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1.  Marginal fit of anterior 3-unit fixed partial zirconia restorations using different CAD/CAM systems 
Few studies have investigated the marginal accuracy of 3-unit zirconia fixed partial dentures (FPDs) fabricated by computer-aided design/computer-aided manufacturing (CAD/CAM) system. The purpose of this study was to compare the marginal fit of zirconia FPDs made using two CAD/CAM systems with that of metal-ceramic FPDs.
Artificial resin maxillary central and lateral incisors were prepared for 3-unit FPDs and fixed in yellow stone. This model was duplicated to epoxy resin die. On the resin die, 15 three-unit FPDs were fabricated per group (45 in total): Group A, zirconia 3-unit FPDs made with the Everest system; Group B, zirconia 3-unit FPDs made with the Lava system; and Group C, metal-ceramic 3-unit FPDs. They were cemented to resin dies with resin cement. After removal of pontic, each retainer was separated and observed under a microscope (Presize 440C). Marginal gaps of experimental groups were analyzed using one-way ANOVA and Duncan test.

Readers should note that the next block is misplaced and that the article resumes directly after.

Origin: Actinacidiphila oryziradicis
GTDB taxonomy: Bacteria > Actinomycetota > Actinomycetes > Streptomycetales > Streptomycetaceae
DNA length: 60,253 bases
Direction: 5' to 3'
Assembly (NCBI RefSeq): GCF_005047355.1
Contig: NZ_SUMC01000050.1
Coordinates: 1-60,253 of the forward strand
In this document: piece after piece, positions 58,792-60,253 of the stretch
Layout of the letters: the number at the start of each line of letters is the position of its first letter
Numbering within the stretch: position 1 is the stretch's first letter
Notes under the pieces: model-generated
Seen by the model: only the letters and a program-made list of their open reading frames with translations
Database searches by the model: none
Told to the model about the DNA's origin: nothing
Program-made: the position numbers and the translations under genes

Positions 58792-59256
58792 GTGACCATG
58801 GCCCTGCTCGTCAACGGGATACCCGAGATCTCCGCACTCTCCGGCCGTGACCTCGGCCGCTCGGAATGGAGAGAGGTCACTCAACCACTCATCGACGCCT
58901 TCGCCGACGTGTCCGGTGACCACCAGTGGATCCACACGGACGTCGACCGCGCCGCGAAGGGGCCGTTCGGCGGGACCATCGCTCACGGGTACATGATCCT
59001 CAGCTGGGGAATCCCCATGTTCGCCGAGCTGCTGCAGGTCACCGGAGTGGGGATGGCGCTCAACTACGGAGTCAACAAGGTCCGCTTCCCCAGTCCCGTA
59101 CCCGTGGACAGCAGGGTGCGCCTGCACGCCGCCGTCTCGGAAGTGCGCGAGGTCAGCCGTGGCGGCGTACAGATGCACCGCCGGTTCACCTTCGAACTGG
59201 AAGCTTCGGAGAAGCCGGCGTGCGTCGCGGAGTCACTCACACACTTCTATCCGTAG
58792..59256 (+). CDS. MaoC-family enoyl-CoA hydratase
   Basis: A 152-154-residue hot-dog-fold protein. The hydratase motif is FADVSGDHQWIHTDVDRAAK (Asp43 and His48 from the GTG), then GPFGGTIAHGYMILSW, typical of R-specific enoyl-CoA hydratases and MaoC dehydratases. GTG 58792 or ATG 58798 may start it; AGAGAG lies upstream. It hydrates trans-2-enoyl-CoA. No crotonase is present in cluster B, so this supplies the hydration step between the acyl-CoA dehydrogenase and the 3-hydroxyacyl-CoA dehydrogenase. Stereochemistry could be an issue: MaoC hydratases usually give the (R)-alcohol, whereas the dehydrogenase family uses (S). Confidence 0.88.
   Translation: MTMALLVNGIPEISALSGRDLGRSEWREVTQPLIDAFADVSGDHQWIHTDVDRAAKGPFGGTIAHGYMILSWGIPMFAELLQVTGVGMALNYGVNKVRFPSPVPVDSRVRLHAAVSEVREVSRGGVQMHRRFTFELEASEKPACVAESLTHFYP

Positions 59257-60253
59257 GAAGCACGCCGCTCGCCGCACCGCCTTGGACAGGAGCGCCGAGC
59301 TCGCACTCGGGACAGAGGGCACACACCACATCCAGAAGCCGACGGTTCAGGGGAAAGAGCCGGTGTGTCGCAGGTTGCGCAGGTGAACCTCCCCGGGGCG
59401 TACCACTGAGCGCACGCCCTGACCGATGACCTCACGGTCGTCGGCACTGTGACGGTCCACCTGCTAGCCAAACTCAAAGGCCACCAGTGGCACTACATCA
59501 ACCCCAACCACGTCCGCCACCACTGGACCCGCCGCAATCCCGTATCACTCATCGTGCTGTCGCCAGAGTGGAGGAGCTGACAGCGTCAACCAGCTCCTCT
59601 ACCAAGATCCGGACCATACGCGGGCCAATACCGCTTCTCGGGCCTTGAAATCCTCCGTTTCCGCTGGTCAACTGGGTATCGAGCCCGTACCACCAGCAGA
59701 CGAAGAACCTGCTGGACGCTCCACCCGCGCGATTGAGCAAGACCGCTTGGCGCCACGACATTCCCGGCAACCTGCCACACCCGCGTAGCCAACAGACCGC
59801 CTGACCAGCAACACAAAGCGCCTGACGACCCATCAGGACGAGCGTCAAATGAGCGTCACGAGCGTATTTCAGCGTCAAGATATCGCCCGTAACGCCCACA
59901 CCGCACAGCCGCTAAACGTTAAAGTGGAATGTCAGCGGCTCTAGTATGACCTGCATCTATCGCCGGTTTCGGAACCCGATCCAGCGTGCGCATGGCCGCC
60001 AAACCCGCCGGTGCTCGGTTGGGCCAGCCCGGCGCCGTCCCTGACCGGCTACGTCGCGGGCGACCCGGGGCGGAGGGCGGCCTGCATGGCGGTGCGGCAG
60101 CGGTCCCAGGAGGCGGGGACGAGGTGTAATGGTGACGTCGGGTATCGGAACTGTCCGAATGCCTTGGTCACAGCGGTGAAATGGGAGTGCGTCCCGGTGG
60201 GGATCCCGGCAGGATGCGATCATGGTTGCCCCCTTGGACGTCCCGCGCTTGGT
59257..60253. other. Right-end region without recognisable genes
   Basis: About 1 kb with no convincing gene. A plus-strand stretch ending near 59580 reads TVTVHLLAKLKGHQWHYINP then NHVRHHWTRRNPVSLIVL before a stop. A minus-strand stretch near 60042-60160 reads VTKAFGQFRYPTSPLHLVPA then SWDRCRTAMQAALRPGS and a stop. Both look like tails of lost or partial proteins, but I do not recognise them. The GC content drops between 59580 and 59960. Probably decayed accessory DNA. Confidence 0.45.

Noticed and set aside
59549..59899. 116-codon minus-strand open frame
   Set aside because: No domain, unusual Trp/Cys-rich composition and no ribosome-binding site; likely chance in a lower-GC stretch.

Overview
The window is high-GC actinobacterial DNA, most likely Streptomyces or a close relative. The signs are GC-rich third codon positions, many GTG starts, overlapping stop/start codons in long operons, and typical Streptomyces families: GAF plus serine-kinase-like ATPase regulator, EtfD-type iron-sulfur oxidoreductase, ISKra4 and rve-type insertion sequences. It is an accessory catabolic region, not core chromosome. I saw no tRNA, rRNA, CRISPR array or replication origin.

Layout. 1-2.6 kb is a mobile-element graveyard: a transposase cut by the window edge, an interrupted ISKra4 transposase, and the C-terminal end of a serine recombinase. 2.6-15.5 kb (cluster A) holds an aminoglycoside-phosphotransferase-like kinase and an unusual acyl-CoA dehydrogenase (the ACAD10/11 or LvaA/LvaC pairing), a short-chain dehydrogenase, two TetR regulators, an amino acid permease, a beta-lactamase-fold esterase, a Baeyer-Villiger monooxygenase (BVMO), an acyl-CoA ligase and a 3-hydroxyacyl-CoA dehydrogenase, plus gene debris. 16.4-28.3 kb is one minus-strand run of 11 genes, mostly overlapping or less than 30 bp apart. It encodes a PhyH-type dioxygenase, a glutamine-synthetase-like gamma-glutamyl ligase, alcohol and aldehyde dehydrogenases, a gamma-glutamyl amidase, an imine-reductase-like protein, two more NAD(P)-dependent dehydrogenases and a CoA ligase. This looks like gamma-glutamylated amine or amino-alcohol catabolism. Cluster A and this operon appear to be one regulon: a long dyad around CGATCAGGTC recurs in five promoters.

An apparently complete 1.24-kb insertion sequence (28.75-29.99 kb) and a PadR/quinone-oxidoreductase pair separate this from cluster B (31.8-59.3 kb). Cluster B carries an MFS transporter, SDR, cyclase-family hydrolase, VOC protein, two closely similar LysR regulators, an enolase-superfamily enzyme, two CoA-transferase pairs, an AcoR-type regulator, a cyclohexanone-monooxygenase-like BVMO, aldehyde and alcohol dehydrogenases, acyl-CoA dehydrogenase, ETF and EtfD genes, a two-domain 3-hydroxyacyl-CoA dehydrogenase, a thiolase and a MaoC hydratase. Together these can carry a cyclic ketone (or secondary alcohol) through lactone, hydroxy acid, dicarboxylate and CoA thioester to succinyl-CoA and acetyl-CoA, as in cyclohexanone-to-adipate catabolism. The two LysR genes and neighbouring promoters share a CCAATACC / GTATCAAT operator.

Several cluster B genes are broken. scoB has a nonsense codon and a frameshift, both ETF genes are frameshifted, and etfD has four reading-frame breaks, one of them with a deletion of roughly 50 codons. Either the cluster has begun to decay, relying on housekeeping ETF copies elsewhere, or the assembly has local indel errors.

Mean marginal gaps of 3-unit FPDs were 60.46 µm for the Everest group, 78.71 µm for the Lava group, and 81.32 µm for the metal-ceramic group. The Everest group demonstrated significantly smaller marginal gap than the Lava and the metal-ceramic groups (P<.05). The marginal gap did not significantly differ between the Lava and the metal-ceramic groups (P>.05).
The marginal gaps of anterior 3-unit zirconia FPD differed according to CAD/CAM systems, but still fell within clinically acceptable ranges compared with conventional metal-ceramic restoration.
PMCID: PMC3774934  PMID: 24049561
Marginal fit; CAD/CAM; Zirconia FPD
2.  Comparative fracture strength analysis of Lava and Digident CAD/CAM zirconia ceramic crowns 
All-ceramic crowns are subject to fracture during function. To minimize this common clinical complication, zirconium oxide has been used as the framework for all-ceramic crowns. The aim of this study was to compare the fracture strengths of two computer-aided design/computer-aided manufacturing (CAD/CAM) zirconia crown systems: Lava and Digident.
Twenty Lava CAD/CAM zirconia crowns and twenty Digident CAD/CAM zirconia crowns were fabricated. A metal die was also duplicated from the original prepared tooth for fracture testing. A universal testing machine was used to determine the fracture strength of the crowns.